The Arab League observers have been tasked with ascertaining if the Syrian government has complied with a pan-Arab deal that requires it to withdraw its tanks and troops from cities and towns, cease violence, free political detainees and start a real dialogue with the opposition. It doesn't take much to see that almost none of that has happened. The U.N. says the Damascus government has killed at least 400 of its own people in the two weeks since the Arab League representatives entered the country.

On Tuesday, a member of the mission quit, describing it as a "farce" and accusing the Syrian regime of committing war crimes. "I withdrew because I found myself serving the regime, and not part of an independent observer group," Anwar Malek told al-Jazeera satellite channel. "I saw charred and skinned bodies that had been tortured," said Malek, still dressed in the fluorescent orange vests the monitors have donned inside Syria. "From time to time, we would see a person killed by a sniper," he said. "I have seen it with my own eyes. I could not shed my humanity in such situations and claim independence and objectivity."

The observers have come under attack, verbally and — in the past few days — physically. The Arab League has said that its monitors were recently "lightly" attacked by proregime elements in the northwestern port city of Latakia and in Deir ez-Zor in eastern Syria, as well as "from elements considered to be members of the opposition in other areas," the league's secretary-general Nabil el-Araby said this week.

Given that, it perhaps comes as little surprise that the league announced on Wednesday that it would not add to its Syrian team of 165 members "until the situation calms down," hamstringing efforts to find out what is really going on. It is in many ways a tacit acknowledgement of the failure of the league's so-called protocol agreement between the pan-Arab body and Damascus. It's difficult to see how this plan, the league's best hope of finding an "Arab solution" to the Syrian crisis, can be accomplished if its people aren't on the ground in numbers.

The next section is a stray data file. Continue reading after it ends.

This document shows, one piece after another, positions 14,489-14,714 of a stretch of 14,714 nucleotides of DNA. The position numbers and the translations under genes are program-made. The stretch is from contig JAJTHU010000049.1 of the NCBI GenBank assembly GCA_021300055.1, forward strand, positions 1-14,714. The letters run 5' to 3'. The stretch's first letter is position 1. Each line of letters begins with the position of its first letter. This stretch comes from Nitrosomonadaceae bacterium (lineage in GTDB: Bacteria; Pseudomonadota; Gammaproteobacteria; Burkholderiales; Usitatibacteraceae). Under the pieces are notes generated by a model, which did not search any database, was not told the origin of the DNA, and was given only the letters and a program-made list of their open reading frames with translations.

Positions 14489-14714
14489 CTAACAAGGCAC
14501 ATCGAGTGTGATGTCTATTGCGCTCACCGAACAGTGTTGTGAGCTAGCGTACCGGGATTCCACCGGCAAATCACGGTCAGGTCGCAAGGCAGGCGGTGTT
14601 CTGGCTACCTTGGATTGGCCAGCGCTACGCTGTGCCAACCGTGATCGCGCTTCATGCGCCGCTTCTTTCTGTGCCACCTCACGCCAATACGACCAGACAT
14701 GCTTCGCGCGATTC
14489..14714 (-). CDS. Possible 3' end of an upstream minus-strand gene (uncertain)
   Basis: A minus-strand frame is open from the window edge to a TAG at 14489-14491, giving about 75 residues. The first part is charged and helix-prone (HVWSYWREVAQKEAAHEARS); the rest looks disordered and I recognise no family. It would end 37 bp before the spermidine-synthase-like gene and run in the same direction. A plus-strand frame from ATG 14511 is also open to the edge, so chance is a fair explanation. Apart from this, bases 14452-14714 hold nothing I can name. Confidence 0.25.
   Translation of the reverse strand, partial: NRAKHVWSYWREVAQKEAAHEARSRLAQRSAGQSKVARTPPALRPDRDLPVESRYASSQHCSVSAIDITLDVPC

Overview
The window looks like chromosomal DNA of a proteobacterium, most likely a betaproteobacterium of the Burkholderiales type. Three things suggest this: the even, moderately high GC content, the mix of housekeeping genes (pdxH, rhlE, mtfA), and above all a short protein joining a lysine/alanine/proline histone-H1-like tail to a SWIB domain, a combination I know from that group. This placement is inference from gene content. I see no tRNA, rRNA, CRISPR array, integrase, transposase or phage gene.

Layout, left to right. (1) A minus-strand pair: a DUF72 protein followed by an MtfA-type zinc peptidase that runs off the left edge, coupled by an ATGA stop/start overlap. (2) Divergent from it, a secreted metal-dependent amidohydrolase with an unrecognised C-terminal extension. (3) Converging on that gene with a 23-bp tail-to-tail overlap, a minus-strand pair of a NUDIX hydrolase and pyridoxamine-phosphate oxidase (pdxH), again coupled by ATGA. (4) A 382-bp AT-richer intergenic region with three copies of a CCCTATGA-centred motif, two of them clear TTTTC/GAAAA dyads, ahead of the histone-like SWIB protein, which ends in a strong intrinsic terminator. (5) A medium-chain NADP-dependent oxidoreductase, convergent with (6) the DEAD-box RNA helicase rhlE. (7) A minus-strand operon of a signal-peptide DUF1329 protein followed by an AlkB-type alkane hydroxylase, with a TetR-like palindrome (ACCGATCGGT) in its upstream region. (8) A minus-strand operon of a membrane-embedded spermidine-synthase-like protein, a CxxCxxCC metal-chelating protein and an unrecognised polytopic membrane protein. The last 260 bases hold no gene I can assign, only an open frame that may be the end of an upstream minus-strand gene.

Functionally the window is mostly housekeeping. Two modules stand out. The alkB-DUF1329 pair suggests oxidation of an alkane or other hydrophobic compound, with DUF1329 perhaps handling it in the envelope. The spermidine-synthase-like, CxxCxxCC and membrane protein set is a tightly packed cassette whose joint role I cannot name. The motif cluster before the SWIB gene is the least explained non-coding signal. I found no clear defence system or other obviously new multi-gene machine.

On Tuesday, Assad lambasted the league in an almost two-hour speech, in which he also blamed a vast media conspiracy, terrorists and U.S. journalist Barbara Walters for the turmoil in his country and how it is perceived internationally. He followed that up with a rare public appearance on Wednesday alongside his wife Asma and their three children at a proregime rally in the capital. The President once again railed against the "foreign conspiracies" and rampaging "terrorists." "These are the final phases of the conspiracy, and we will make sure that we will stand up victorious," he told the boisterous crowd in Damascus.

The Syrian leader may have reason to think that he's sitting pretty — for now. The Arab League is on the back foot and still hesitant to submit the Syrian crisis to the wider international forum of the U.N. The Syrian opposition is struggling to unite and does not yet seem to be a viable alternative to Assad. Meanwhile, there is a sizable, silent portion of Syrian society that remains on the sidelines, fearful of what may follow Assad. The largely unarmed protest movement, meanwhile, is in danger of choosing to become more militarized. In that way, the Syrian regime may end up getting exactly what it has always claimed to be fighting throughout this 10-month crisis: an armed rebellion.